“I’m trying to work on leaving all the work of the off-season in the off-season and trusting that I did the work and now I just have to go out to play,” said Costabile.

A football player points.
Scobee, seen above in 2012, said kickers and golfers must share a similar mindset. (Sam Greenwood/Getty Images)

Thibault not satisfied with made cuts

She’ll be joined by Kate Johnston of Ayr, Ont., and Brigitte Thibault of Rosemere, Que., in the field at Atlantic Beach Country Club.

Thibault, in her first full season on the Epson Tour, made the cut at the Florida’s Natural Charity Classic on March 8 and again at the IOA Golf Classic on March 15. She said she was happy with those results because her ball striking has not been up to its usual standard.

“To be honest, the focus hasn’t been on cuts because you’re trying to win it so it’s been more annoying in that sense,” said Thibault. “But I’m still excited because to start the season the top 50 women’s golfers in the world were in Asia so the first three Epson Tour events were probably the strongest fields we’re getting the whole year.

“To be able to really not feel like you have your game and still fight and put those scores up, I’m extremely proud of that.”

The 25-year-old said that her focus this off-season has been to focus on the natural motion of her swing.

“I’m diving more into my creative side and more into my given talent and working with that instead of trying to fit into a box,” said Thibault. “I’ve been more of a sponge, going into tournaments and seeing what tendencies show up with adrenalin instead of being so technical, because I had really tried to fit into a box with a certain swing and it looked better but then I kind of lost a bit of lag there.”

LPGA Tour

Brooke Henderson of Smiths Falls, Ont., is the top-ranked Canadian heading into this week’s Fir Hills Seri Pak Championship.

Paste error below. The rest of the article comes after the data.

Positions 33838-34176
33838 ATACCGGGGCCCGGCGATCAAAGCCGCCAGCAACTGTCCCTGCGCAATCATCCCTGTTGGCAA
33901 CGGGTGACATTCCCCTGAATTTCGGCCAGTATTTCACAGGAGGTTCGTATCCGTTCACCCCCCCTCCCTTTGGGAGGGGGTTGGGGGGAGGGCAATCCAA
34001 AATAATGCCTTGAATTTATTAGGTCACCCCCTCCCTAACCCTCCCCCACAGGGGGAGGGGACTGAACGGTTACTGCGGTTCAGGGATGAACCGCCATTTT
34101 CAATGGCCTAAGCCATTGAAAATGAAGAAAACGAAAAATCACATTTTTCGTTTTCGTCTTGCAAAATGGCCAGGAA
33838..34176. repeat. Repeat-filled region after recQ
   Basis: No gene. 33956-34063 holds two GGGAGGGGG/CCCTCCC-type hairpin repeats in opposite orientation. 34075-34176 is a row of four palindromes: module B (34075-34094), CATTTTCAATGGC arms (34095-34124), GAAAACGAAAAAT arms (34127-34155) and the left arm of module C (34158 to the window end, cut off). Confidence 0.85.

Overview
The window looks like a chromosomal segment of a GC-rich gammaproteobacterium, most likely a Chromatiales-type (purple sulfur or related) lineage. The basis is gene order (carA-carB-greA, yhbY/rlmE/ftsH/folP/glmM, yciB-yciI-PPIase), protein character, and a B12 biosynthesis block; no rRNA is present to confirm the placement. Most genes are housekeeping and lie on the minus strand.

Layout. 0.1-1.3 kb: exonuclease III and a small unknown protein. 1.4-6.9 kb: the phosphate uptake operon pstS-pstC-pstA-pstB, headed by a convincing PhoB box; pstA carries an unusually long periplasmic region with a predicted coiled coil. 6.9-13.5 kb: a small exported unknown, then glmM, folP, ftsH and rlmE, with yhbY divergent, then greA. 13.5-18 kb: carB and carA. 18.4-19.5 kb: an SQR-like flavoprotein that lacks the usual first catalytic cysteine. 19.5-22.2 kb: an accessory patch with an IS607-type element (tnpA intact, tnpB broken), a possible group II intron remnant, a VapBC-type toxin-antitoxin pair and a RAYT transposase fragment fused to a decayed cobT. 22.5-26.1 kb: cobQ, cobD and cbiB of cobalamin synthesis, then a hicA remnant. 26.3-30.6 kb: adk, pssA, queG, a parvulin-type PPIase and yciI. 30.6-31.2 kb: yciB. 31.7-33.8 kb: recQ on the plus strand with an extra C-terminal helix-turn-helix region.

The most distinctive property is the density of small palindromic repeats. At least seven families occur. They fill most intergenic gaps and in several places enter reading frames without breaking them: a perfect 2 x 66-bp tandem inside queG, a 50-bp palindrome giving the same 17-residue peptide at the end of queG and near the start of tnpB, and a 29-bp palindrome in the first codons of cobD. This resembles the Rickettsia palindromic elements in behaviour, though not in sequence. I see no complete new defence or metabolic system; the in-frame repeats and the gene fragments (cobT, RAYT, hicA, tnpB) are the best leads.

She is fifth on the Race to CME Globe season standings, having finished in the top 10 in three of her first four tournaments of the year.

Rookie Savannah Grewal (29th) of Mississauga, Ont., Hamilton’s Alena Sharp, and Maude-Aimée Leblanc of Sherbrooke, Que., are also in the field at Palos Verdes Golf Club in Palos Verdes Estates, Calif.

Meanwhile, Golf Canada announced on Wednesday afternoon that Mississauga Golf and Country Club would host the CPKC Women’s Open Aug. 18-24, 2025.

It’s the first time the national women’s championship has been in the Greater Toronto Area since 2019 when Magna Golf Club hosted it in Aurora, Ont.

PGA Tour

Nick Taylor is 11th in the FedEx Cup standings heading into this week’s Valspar Championship. Adam Hadwin, who is also from Abbotsford, B.C., won the Valspar in 2017 and is No. 30 in the points list.

Five other Canadians are in the field at Innisbrook Resort’s Copperhead Course in Palm Harbor, Fla., including Mackenzie Hughes (71st) of Dundas, Ont., Adam Svensson (72nd) of Surrey, B.C., Ben Silverman (88th) of Thornhill, Ont., Taylor Pendrith (93rd) of Richmond Hill, Ont., and Roger Sloan (201st) of Merritt, B.C.